smb brainsky

Without wiring it is hard to tell. The generator needs to be polarized. That's about it. If the wiring is in, then the polarity of the ammeter and the coil would have to be switched.
D. Sander

Geez David, there isn't a wire on this car. It has been stripped clean. All I have is a very original looking replacement harness. I realized early on that the wiring will be my biggest challenge here. Electrical is by far my weakest skill. I have nothing to follow here and I would like to do it right. When the time arises, expect to see many threads here from me. I will owe you all many drinks. Thanks again and cherio. Sandman
smb brainsky

SMB - As David S. stated, the only thing you can do is to hook up the battery whichever polarity you want the car to be (positive ground for originality or negative ground for modern convenience) then polarize the generator to match.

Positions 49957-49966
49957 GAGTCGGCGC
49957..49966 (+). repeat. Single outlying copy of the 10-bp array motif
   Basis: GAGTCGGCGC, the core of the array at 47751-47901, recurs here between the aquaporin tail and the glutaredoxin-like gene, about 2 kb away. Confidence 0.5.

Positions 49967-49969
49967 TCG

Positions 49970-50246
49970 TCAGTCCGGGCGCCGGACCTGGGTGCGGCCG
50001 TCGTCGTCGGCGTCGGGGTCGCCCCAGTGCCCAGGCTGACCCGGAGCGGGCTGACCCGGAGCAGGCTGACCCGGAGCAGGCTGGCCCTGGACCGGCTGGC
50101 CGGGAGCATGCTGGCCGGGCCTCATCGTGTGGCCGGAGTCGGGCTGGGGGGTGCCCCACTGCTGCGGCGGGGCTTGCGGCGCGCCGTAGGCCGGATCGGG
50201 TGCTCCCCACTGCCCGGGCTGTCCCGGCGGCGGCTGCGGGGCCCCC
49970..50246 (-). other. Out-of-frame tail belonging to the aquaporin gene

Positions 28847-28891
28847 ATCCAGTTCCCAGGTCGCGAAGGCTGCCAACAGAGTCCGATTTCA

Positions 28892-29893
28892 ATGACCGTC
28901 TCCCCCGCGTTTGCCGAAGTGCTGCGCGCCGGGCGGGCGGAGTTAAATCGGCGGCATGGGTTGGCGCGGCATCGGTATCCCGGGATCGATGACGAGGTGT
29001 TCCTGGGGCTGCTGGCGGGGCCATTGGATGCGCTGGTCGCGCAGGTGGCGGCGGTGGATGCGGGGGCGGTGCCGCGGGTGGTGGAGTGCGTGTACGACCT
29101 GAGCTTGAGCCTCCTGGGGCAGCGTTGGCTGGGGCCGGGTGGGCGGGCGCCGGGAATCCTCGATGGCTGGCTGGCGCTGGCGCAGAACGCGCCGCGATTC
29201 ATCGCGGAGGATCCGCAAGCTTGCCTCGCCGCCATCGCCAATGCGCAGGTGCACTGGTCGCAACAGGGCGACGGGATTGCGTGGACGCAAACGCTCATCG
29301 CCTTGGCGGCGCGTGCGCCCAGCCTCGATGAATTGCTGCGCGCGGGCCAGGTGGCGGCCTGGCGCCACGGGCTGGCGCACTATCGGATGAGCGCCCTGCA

For the record, MGs were 12 volts from the original M types. The pre war cars were negative ground. They changed to positive ground with the TA (thinking that positive ground would retard corrosion - didn't work) and went back to negative ground in late 1966 or early 1967. Cheers - Dave
Daved DuBois

In a few very short months, you will be able to discuss your TD rebuild and electrical questions in person with other TD owners at British By The Sea 2013,,, June 2nd,, we usually have over 25 TD-TF's in attendence,,,, all willing to share their experiences,,